Sunday dinner was a big deal when I was growing up. Three generations gathered for a leisurely meal, talking over the week gone by, making plans for the new week, hashing out problems, discussing game scores, asking us about our school assignments. We sat around the table for hours, or until excused to give the adults a break from our squirming.
Friday nights were more fun. Informal. No tablecloths or china. And my grandmother knew how to make everything delicious, so no one felt deprived at this meatless meal. Upholding her traditional upbringing, she made from scratch pasta every Thursday for Sunday dinner, and rolled out several pizzas every Friday afternoon. She would also fry vegetables for dinner. Sometimes artichokes, sometimes cauliflower, but mostly eggplant for parmigiana. We’d laugh and hop around the stove while she fried up the slices in olive oil, then put them into the oven to keep warm — and away from us.
First, she lightly coated them in flour, bathed them in eggs beaten with water, and finally coated the whole with seasoned breadcrumbs. My grandmother never grated her own breadcrumbs in my memory. She had discovered that the local grocery store carried toasted breadcrumbs, already seasoned, in a cardboard box. With food processors still in the future, she’d loved this convenience.
While she was frying, she stirred up a pot of fragrant marinara sauce, made the day before and allowed to thicken in the refrigerator overnight. She cut thin slices of mozzarella and hand grated a wedge of parmigiano-reggiano cheese. Some of that cheese was held over for Sunday dinner. We watched as she generously layered eggplant, cheeses and sauce into a baking dish, building it as high as four layers.
When she finally lifted the large ceramic dish from the oven, its edges sweetly charred, the sauce was bubbling and the cheeses molten. We’d finished the pizza, and were looking forward to our square of the feast.
From time to time, my mother made this dish. Still delicious, but now incorporated into Sunday dinner as a side dish. Mother had a job, a bigger house and more kids to care for. She bought her breadcrumbs in a box, too, a great time-saver. And she often encouraged family members to bring along the eggplant so she could concentrate on the other courses.
Today, I’ve reinstated the tradition, lightened the stress of making it an every-week occasion, allowed some fluidity in the day — Friday or Saturday or Sunday. But something else has changed in the transition or translation. I make my own breadcrumbs. I toast them in the oven, rub with a clove of garlic and whirl them in the food processor that has a permanent place on my kitchen counter. I pull sprigs of fresh basil and oregano from pots on the windowsill to season them.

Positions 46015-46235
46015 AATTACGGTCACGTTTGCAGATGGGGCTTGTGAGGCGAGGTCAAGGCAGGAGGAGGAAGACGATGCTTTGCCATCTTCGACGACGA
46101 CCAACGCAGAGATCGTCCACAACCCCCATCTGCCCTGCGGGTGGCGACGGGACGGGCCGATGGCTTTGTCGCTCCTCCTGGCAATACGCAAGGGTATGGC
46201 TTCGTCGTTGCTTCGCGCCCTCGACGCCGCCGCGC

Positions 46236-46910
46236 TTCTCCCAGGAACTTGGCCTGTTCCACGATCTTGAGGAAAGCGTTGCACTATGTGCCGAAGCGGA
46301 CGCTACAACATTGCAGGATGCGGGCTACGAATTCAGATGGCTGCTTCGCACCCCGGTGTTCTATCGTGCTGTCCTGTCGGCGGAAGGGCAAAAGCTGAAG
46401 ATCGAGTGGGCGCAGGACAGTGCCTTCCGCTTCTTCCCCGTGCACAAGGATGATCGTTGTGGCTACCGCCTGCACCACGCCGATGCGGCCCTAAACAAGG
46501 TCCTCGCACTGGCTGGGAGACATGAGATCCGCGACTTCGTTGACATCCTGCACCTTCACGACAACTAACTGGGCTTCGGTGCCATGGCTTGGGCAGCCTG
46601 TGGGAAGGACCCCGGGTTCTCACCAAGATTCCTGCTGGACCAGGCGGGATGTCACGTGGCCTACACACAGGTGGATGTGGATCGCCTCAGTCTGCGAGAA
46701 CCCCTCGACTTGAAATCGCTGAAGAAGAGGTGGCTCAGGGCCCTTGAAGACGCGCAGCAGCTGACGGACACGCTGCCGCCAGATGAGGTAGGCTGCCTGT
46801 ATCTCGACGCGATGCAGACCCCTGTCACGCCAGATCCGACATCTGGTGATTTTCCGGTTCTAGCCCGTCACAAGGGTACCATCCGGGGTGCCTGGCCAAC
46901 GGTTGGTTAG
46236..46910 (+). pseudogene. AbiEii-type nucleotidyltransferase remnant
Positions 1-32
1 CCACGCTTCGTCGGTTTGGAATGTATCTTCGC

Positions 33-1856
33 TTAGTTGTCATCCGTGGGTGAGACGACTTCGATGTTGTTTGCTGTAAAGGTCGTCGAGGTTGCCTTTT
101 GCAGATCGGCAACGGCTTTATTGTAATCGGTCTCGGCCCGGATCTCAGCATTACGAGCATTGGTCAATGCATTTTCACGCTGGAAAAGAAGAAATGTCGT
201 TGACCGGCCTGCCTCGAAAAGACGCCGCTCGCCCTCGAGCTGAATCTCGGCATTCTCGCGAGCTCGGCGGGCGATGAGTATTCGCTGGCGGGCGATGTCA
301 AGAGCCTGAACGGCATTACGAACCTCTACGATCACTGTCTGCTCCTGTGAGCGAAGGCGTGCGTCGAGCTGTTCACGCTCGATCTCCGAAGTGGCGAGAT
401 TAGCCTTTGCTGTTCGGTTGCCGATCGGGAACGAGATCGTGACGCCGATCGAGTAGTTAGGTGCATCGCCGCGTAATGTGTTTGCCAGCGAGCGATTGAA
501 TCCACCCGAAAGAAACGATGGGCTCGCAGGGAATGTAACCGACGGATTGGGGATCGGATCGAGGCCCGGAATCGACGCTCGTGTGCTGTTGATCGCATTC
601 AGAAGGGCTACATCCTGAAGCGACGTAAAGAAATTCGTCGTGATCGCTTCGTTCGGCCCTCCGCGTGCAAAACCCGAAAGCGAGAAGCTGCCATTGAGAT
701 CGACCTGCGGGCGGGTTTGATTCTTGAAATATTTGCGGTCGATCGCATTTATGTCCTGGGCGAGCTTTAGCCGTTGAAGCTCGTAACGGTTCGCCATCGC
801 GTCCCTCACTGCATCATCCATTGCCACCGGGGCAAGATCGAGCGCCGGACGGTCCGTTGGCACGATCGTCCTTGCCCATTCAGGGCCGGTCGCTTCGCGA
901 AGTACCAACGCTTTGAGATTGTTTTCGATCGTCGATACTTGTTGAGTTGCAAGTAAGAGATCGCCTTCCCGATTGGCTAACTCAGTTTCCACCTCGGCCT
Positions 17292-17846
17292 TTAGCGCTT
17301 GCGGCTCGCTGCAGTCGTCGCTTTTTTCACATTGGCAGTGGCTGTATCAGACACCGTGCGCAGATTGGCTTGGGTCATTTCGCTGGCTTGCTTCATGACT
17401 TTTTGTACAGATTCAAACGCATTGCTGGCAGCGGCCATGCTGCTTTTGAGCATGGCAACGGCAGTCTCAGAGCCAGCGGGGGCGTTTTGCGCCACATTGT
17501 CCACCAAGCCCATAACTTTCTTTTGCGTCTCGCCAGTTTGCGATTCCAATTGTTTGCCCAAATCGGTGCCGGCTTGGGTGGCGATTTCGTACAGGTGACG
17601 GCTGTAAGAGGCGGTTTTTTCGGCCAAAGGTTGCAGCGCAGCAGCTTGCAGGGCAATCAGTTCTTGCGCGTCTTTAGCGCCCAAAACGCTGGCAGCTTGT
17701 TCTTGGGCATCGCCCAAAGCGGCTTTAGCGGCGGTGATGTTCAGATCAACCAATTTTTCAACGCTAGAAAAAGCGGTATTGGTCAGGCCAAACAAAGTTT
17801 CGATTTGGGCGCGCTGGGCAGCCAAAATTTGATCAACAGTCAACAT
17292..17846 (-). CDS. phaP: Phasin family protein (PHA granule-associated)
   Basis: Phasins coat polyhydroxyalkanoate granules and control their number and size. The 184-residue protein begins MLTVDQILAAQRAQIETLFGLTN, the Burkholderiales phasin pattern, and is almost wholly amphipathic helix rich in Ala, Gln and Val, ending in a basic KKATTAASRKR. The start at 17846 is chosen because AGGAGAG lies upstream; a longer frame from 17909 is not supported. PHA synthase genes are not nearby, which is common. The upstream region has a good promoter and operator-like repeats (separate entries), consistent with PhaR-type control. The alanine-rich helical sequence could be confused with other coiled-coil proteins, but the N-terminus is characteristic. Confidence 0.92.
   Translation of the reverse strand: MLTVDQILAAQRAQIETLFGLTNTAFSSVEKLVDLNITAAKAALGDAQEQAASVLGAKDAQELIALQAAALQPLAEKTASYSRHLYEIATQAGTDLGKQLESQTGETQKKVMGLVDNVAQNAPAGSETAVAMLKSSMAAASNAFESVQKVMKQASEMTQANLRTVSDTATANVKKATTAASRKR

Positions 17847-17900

Then, with all the ingredients on hand, I pull out the “standard-breading-procedure” pans that my son proudly bought at Williams-Sonoma. I set them up as my grandmother did, flour, eggs and breadcrumbs. I heat a decent olive oil, not an expensive EVOO, in my largest skillet. Then I start to dip and fry, placing the eggplant slices on paper toweling and sprinkling with sea salt while they’re still hot.
But here’s the final product has veered far away from my grandmother’s. The family, standing around the stove, grabs the eggplant slices as soon as they cool enough to touch and start to munch on them. Cooking as fast as I can, I never seem to pile up enough to make the intended dish. The hot, salty eggplant “chips” are so good that none of us can wait. So the festival has changed. So instead I pile platters with roasted peppers, assorted cheeses, sliced roma tomatoes and chunks of good Italian bread. I put out a small bowl of extra-virgin olive oil for dipping.
We eat the fried eggplant standing around the stove and at the kitchen table until it is gone.
Somewhere my grandmother and mother are sighing over this. Maybe they’d like it. I don’t know. It’s all their fault, anyway.
EGGPLANT CHIPS
Makes 6 to 8 servings
2 medium globe eggplants, about 1 pound each
salt
3/4 cup all-purpose flour, more as needed
fresh ground black pepper
1 cup toasted, grated bread crumbs
3 tablespoons minced fresh herbs (basil, oregano, flat-leaf parsley)
2 large eggs
olive oil for frying
1.Wash and dry eggplants. Do not peel. Slice crosswise into 1/4-inch-thick rounds. Salt each round heavily and place in a colander. Set aside for 30 minutes to “sweat” out the bitter juices. Rinse each slice under cold running water and pat dry with paper towels.
2. Season the flour with salt and pepper. Beat the eggs with 2 tablespoons water. Toss the breadcrumbs with the herbs. Set up three bowls in order: seasoned flour; egg wash and toasted bread crumbs.
3. Dip the eggplant slices in each of the three bowls, in order, and shaking of any excess at each stop. Set aside on a sheet pan, in the refrigerator if there is time, for 30 minutes.
4. Pour the oil, about 1-inch deep, into a large skillet over medium-high heat. Add the eggplant slices in batches without crowding the pan. Cook about 3 to 4 minutes on each side until lightly golden and crisp. Drain on sheet pans lined with paper towels. Salt lightly with sea salt while still hot. Keep in a warm (200F) oven or just put on the table with an array of cheese, fresh vegetables and chunks of good, crusty Italian bread.
— Linda Bassett is the author of “From Apple Pie to Pad Thai: Neighborhood Cooking North of Boston.” Reach her by e-mail at KitchenCall@gmail.com. Read Linda’s blog at LindABCooks.wordpress.com. Follow Linda for quick recipes on Twitter at @Kitchencall.